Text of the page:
Taking place March 16 in the Kensington Ballroom at The London West Hollywood, Haute Residence’s third annual Los Angeles Luxury Real Estate Summit featured three panels, which brought the biggest names in luxury real estate together for discussions on the current trends in luxury real estate, personal success stories, and what’s next for California’s booming real estate market.
Seth Semilof: What is the secret to your continuing success?
Josh Altman: I think it’s very simple for me. I love what I do. You have to love what you do in order to be successful at it. Every morning that I wake up, I am excited to sell real estate.
Ben Bacal: You have to promote yourself, and promote your sales, your accolades, and your success. You have to spend money on marketing yourself and saying you’re the area expert. You also have to hustle, hit those buyers and sellers, and do a face-to-face or a phone call or whatever it takes. You have to make those connections every single day from the time you wake up to the time you go to sleep.
Aaron Kirman: I study the world essentially on a daily basis, I study what’s going on, I study trends, I study what’s happening in different countries, and I do my best to really be ahead of the curve, and not behind it.
Joyce Rey: I’d like to relate my success to a number of reasons, and I think it starts out with an intense commitment to what I do. It is my real top priority in life, and it’s been a good one.
Seth Semilof: How is the rate of the U.S. dollar affecting your business on a global scale?
Rayni Williams: It’s kind of all over the board, but the big money is coming from the United States. Americans are buying big time. Most of our $20 million and above this year and last were American.
Ben Bacal: I think there was $104 billion of luxury real estate that was sold last year, and high-net-worth individuals has gone up two percent, so I do think America is obviously the safe bet as the last panels were saying. People are always saying that the stock market is an indication what’s going to happen, but it doesn’t dictate what our economy is for real estate. It’s only a small portion of it.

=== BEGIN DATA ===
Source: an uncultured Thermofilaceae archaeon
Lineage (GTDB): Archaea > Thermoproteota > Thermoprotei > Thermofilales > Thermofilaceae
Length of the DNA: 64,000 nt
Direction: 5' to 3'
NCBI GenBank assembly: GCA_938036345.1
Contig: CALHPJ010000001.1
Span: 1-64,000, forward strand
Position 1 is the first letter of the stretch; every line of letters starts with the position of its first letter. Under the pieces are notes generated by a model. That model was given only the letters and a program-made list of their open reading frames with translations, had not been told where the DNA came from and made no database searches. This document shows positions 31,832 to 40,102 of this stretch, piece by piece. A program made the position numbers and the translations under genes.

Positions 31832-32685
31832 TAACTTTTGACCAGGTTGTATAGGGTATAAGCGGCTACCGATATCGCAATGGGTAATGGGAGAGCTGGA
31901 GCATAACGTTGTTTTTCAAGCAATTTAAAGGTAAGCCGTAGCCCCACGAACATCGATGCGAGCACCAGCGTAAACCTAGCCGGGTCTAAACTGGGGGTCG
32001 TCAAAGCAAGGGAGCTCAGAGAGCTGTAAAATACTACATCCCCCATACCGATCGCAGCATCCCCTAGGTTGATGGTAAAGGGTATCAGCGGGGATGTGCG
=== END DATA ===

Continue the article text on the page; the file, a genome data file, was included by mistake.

Joyce Rey: The only big difference in the market this year over last for the first quarter, I would say, is in the sales over $20 million. Those have diminished quite a bit. Last year at this time I believe we had nine sales over $20 million, and I think seven of them were $30 million and above. This year I think we only have a couple of closed sales in the 20s, so that’s a significant difference in the very high-end.
Seth Semilof: What markets are you tapping into currently for new buyers? Where are you seeing the most growth? What are your predictions for the remainder of this year and next year?
Branden Williams: We are living in one of the best cities in the world. We have the best weather. We’re in the entertainment capital of the world. Now, we are becoming the content capital of the world. Companies like Facebook and Google are moving here. Areas from Playa Vista and downtown Los Angeles––I think they are booming all over. What excites me is finding those new pockets.
Seth Semilof: What types of property characteristics do you think buyers are looking for today?
Ben Bacal: Views have been a big part of my inventory, but recently people have just wanted land. They want a backyard to play with their kids.
Joyce Rey: A house in move-in condition is, particularly with the foreign audience, the number one thing. They don’t want to remodel, so when you have a house that is ready to go, it’s imminently salable for that reason, because remodeling is time-consuming and particularly difficult in some of these cities that we deal with.
Randy Solakian: In the past, everybody wanted two-stories, stature, European––but the one-level house now has become very popular.
Seth Semilof: What are your clients expecting from you?
Matt Altman: They want events and silly things that usually don’t have an impact on the sale. The pictures and the videos––those are the most important things…Their expectations, I think, have become a little more fantasized. That’s what they think will sell the house, but at the end of the day, it’s your broker, it’s your pictures, it’s your videos, and the contacts. That’s it.
Branden Williams: I think your presentation is everything. I think your first impression is everything, so I edit and I re-edit. If I have to photoshop out a house that’s behind and ugly and that I don’t want to see, then that’s what I’ll do.
Randy Solakian: I’ve never had anyone ask me if I’m going to put their home on Facebook or Twitter or Instagram or even on TV [laughs]. But they all want to know that you are going to leave no stone unturned, and that you are not going to leave out a demographic or a geographic area. That one-in-a-million buyer may come from some other country, and so they want to know that you have the resources and mechanisms in place to make sure we don’t miss anybody.
Photos by Tommaso Boddi